Before the interior chinking is applied, the chink joint insulation is installed from inside your cabin. There are a variety of insulation materials for this particular application, some more suitable than others. I recommend the use of natural sheep wool for the chink joint insulation from www.goodshepherdwool.com. According to their product literature, their wool batts are made from 100% pure virgin wool, with no acrylic fillers, and no artificial materials such as recycled carpet fibers that contain plastics and/or petrochemicals. Sheep wool has natural insulating properties with millions of tiny air pockets, has a rated R-value of approx. 3.5 per inch of material thickness, and is also flame retardant. In addition to these naturally occurring characteristics, the wool used in your log structure has been infused with natural borax for increased rot and insect resistance, with no harsh chemicals like boric acid or other boron compounds mixed in. Due to its crimped structural nature, sheep wool will retain its original shape within the chink joint and not be prone to settling or breaking down like other insulating materials can. In the unlikely event that moisture does penetrate the chink joint, sheep wool has the unique ability to absorb up to 30%-40% of its own weight in moisture without becoming wet to the touch. This inherent characteristic does not compromise wools’ natural insulating qualities, as is common to both fiberglass and cellulose. And unlike fiberglass, natural sheep wool handles nicely on-site as there are no respiratory or skin related irritations associated with its use. Strips of wool 3" x 8" x 8' are placed in the 2" chink joint, allowing for a snug top/bottom and side-to-side fit with very little compression.
All chinking material can be supplied by Square Peg Timber Joinery (or you can purchase it yourself) and is to be installed as part of the finish work by the owner or general contractor. Visit www.permachink.com for an excellent write-up on the proper methods of chink material application. An interesting side-note is Perma-Chink advises using no insulation in the chink space.
4) Air & Water Infiltration-The sealant system used in the chink space between log courses that was detailed previously is just one feature addressing potential air and water infiltration. Unlike timberframe construction where the layers of exterior skin protect against the elements, a log wall acts as both the structural frame and the first/last line of defense against air and water intrusion. Therefore, key elements in this regard begin with a quality building system, followed by a sound and effective plan to prevent air and water infiltration.
Despite the most diligent of efforts, there still remains the ever-slight possibility that wind-driven rain may penetrate the corner joinery at some time in the life of your log cabin, as the constant expansion/contraction cycles common to wooden structures may create small openings in even the most well-crafted and tight dovetail corner notches. A vital element in addressing this issue is the employment of an open-cell foam gasket by Emseal Log Home Tape. This high performance sealant has been impregnated with acrylic-modified asphalt, and is placed in a shallow, slotted groove (in which it can expand) at the vertical interfaces of all dovetail corner joinery. Combined with the use of high-quality caulk (designed exclusively for log structures and applied by homeowner or GC) around the entire self-draining dovetail notch perimeter, both air and water infiltration will be eliminated.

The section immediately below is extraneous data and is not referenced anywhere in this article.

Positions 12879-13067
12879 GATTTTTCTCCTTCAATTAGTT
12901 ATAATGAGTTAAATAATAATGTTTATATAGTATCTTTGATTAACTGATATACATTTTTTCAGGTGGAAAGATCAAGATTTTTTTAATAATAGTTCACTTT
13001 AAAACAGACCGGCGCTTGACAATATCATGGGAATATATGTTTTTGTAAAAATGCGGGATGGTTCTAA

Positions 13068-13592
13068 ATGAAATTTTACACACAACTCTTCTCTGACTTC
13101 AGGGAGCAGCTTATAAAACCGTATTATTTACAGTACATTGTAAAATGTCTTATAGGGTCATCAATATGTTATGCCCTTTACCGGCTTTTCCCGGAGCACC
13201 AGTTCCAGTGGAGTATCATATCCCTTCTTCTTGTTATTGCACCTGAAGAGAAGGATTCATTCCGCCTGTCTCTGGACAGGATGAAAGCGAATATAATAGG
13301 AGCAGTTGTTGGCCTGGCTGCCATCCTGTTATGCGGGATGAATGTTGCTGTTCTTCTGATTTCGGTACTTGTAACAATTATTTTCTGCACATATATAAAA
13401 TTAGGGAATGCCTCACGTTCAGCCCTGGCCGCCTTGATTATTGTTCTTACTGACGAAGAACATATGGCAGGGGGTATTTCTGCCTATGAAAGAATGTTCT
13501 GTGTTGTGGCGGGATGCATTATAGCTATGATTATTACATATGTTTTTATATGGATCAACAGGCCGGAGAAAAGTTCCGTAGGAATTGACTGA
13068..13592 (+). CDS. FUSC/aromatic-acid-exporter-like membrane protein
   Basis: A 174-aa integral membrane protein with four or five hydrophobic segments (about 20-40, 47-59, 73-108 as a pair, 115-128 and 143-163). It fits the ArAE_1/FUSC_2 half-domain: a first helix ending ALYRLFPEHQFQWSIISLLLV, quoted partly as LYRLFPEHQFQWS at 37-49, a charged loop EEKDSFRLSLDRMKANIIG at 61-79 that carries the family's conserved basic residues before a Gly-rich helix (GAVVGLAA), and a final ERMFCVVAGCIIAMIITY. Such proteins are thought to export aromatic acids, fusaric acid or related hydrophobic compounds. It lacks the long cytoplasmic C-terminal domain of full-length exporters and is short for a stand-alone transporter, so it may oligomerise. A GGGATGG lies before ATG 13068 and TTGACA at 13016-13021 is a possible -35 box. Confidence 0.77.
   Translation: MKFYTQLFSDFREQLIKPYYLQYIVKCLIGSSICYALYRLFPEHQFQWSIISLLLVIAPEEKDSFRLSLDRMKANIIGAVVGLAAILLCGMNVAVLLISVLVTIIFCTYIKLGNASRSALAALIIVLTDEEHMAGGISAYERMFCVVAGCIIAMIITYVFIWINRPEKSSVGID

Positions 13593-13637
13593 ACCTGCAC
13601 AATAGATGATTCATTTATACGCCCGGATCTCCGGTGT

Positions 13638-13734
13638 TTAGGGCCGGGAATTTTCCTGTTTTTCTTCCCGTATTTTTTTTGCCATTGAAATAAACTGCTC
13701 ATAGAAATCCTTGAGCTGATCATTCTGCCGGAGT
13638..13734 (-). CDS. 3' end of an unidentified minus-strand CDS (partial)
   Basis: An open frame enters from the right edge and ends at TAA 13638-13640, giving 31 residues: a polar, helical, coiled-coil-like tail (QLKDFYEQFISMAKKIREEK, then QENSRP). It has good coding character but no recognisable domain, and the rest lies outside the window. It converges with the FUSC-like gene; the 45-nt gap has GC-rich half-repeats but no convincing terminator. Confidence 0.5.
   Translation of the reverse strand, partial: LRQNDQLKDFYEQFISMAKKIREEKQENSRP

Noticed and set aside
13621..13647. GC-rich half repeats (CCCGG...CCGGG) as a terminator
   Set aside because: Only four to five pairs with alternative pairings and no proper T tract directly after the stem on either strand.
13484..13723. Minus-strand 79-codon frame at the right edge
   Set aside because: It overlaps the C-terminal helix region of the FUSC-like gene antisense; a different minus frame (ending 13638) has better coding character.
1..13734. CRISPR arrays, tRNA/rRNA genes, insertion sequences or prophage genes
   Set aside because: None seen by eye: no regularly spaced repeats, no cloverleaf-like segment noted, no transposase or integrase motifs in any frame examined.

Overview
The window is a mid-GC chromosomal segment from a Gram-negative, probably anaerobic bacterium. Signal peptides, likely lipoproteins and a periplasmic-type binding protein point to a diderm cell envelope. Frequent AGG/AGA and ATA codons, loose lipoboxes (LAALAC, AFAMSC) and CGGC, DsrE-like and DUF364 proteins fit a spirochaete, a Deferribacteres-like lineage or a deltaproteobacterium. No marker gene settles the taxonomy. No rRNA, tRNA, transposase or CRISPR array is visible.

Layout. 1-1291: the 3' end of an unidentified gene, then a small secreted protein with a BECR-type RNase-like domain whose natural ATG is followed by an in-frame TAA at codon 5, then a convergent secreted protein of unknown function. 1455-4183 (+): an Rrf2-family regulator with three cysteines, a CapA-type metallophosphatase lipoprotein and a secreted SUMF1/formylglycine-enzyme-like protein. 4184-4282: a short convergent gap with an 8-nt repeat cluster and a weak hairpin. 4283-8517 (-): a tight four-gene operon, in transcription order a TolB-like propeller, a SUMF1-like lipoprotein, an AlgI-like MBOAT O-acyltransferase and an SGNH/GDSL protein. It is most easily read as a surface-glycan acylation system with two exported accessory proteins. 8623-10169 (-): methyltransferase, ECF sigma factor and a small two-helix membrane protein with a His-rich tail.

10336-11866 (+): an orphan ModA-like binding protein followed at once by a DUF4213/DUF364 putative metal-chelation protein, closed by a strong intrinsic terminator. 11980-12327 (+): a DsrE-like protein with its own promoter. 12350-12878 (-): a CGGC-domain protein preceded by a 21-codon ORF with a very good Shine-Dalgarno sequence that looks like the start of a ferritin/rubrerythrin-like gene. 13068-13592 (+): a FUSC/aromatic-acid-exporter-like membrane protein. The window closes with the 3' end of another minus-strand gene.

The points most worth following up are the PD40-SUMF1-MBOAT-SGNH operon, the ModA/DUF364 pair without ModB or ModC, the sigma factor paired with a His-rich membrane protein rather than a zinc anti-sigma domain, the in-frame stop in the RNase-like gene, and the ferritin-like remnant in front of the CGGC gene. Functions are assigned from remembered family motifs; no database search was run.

5) Wall Alignment- To ensure lateral wall stability at window and door openings, and to keep logs from twisting, hardwood alignment dowels (1¼” x 20”) are placed on either side of openings and in long wall-length runs. These beefy drift pins are octagonal in shape, sawn from air-dried oak, and wax-coated to reduce friction. They assist in keeping the walls in a proper vertical plane and increase the rigidity of the log wall, while the octagonal shape ensures that the logs can shrink around the pin and settle with no vertical impediment, as only the corners of the octagonal pins will be "biting" into the sides of the holes.
6) Allowances for Log Settling - Settling, as applied to a log structure, refers to the vertical reduction in height of horizontally laid logs in a wall system due to the combination of cross-grain shrinkage in a log and the compaction of the logs from the weight of the wall and roof system. Green logs will shrink, and will do so more in cross-section than along their length, although eastern white pine is one of the most dimensionally stable of the softwoods and has some of the lowest shrinkage rates. ILBA Log Building Standards state that green logs (in chinked dovetail) must be allowed to settle approx. 4% of total wall height. That doesn’t mean the log walls will settle that much, but those accommodations must be accounted for. A variety of factors affect the total amount of settlement in a log wall, including moisture content of the logs, wood species, density of the wood, and roof loads. This height reduction usually occurs slowly and over a 5 year period in a heated building. Effective methods to counter any potential problems with logs settling include cut outs in header logs above door and window openings, Nortek settling jacks (which can be hidden by finish trim) under all vertical members, and not spiking window and door jambs at log end openings. To properly allow window and door units to settle along with the log walls, slotted and angle iron-splined window and door jambs are employed, as opposed to simply nailing the jambs in place. The consequence of nailing the jambs directly to the log ends is that as the logs gradually settle downward, the fixed-in-place jambs (and the attached windows) do not move with the logs, creating many problems. Also addressed (in the structural drawings) with regards to settling are interior partition walls, gable stud framing, staircases, and generally any area where the natural settling of horizontal logs can be impeded by fixed vertical members.